Electronic health information technology as a tool for improving quality of care and health outcomes for HIV/AIDS patients

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International Journal of Medical Informatics (Impact Factor: 2). 08/2012; 81(10):e39-45. DOI: 10.1016/j.ijmedinf.2012.06.006
Source: PubMed


This paper presents research on the interplay of health information technology (HIT), quality improvement and progression of health status. The purpose of the research was to determine whether electronic exchange of health information impacts quality of care and, by extension, health outcomes of patients with HIV/AIDS. The research was supported as a demonstration project under the Information Technology Networks of Care Initiative sponsored by the U.S. Health Resources and Services Administration, HIV/AIDS Bureau, Special Projects of National Significance (SPNS). The City of Paterson, New Jersey, Department of Health and Human Services administered the project as the grant recipient, secured and managed through the City of Paterson's Ryan White Part A Program of Bergen and Passaic Counties.
We implemented a web-based health information support system, e2, to facilitate rigorous quality improvement activities associated with care and treatment of HIV/AIDS patients. We used e2 to monitor patient care in the clinic setting. We observed five quality and two health status indicators relating to the care of 263 HIV/AIDS medical patients at three HIV/AIDS medical clinics from 2008 to 2010. The quality indicators conformed to HIV/AIDS Bureau (HAB) Groups 1 and 2 definitions of two or more CD4 T-cell counts performed in the measurement year, AIDS patients prescribed HAART, two or more medical visits in the measurement year, PCP prophylaxis administered to AIDS patients with CD4 T-cell counts <200, and adults screened for syphilis within the measurement year. CD4 T-cell count and viral load suppression indicators were used as health status indicators. Frequency analysis and logistic generalized estimating equations were used to assess correlation. We also assessed user satisfaction with e2 as a quality improvement tool using qualitative methods.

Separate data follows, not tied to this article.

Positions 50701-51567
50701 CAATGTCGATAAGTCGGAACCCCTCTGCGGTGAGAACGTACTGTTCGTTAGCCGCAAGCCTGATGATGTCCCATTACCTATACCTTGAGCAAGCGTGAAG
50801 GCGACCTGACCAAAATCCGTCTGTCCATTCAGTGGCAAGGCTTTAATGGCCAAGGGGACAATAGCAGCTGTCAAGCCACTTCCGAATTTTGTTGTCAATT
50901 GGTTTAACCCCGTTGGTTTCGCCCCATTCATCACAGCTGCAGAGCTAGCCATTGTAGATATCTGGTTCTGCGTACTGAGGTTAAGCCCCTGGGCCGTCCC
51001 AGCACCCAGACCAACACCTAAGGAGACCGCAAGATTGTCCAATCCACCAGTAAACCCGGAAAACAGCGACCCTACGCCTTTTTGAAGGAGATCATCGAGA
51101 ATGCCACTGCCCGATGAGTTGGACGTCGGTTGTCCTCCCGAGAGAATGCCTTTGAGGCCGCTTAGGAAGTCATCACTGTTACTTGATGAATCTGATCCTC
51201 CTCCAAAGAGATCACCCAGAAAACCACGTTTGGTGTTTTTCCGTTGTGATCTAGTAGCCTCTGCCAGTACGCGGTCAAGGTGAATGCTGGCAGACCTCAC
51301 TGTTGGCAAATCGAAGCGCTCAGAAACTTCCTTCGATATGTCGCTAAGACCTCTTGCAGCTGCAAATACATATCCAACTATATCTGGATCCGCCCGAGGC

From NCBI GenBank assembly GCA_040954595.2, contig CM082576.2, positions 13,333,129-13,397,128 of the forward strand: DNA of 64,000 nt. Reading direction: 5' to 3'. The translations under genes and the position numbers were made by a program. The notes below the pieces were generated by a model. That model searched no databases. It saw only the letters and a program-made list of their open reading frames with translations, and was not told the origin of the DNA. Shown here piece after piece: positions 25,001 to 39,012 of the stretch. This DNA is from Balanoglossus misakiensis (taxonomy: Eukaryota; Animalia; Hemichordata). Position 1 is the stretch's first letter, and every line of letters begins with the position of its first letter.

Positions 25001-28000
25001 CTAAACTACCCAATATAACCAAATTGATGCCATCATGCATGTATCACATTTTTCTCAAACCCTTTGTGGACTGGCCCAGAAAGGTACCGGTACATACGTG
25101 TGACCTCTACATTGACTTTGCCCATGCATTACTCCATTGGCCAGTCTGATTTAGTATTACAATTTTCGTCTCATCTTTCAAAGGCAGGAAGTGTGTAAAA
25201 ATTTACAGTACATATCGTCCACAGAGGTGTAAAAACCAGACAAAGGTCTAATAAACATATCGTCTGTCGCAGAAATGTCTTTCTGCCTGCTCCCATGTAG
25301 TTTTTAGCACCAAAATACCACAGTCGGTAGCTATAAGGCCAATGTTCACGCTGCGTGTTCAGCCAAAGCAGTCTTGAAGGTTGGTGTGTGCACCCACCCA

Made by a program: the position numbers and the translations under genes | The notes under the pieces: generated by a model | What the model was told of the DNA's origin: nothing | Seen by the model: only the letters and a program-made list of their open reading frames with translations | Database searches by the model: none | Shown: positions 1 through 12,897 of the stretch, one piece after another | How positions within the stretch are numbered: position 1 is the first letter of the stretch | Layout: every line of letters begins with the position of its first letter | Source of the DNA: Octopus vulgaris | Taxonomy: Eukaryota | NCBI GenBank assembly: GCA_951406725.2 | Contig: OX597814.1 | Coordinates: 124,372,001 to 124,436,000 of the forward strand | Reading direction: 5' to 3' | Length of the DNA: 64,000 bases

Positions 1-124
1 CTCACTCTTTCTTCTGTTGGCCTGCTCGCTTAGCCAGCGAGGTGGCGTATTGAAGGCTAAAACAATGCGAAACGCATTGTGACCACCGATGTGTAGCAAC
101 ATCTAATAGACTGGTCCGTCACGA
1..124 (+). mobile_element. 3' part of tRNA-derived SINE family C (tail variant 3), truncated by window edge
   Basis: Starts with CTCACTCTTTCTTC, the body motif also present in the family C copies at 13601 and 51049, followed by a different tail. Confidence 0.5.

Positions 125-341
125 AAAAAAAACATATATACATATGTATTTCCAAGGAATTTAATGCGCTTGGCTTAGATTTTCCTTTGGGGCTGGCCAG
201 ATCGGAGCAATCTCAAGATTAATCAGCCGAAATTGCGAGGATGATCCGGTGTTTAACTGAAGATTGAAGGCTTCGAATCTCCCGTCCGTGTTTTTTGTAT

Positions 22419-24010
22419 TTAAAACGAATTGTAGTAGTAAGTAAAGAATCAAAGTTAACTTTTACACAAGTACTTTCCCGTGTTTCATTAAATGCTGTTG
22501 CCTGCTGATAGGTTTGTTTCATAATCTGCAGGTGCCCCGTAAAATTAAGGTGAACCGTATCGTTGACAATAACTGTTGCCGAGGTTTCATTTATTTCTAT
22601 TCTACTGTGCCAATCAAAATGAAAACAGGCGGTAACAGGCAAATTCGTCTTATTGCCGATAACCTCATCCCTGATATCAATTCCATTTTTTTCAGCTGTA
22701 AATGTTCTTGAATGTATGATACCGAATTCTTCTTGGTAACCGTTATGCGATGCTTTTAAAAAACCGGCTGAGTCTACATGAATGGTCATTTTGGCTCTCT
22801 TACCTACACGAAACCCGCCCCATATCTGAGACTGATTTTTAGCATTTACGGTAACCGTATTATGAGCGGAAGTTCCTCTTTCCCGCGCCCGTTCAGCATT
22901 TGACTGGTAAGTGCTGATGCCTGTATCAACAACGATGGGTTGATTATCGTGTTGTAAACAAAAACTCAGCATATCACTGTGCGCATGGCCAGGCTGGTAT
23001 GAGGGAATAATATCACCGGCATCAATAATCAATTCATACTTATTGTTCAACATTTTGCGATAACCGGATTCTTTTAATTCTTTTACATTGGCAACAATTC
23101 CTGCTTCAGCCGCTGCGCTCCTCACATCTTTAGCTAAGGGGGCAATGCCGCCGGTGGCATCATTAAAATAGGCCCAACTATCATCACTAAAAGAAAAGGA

Availability of the e2 system was a leading contributing factor in successful quality management activities, leading to improved quality of care and health status of HIV/AIDS patients across all three clinics. Significant improvements were observed in three of the five quality indicators and in both of the two health status indicators.
We conclude that health information technology as a tool for rigorous application of quality improvement methods can positively impact quality of care and health outcomes. We found that health outcomes improved over time when quality improvement methods were initiated and facilitated by a responsive electronic information support system.

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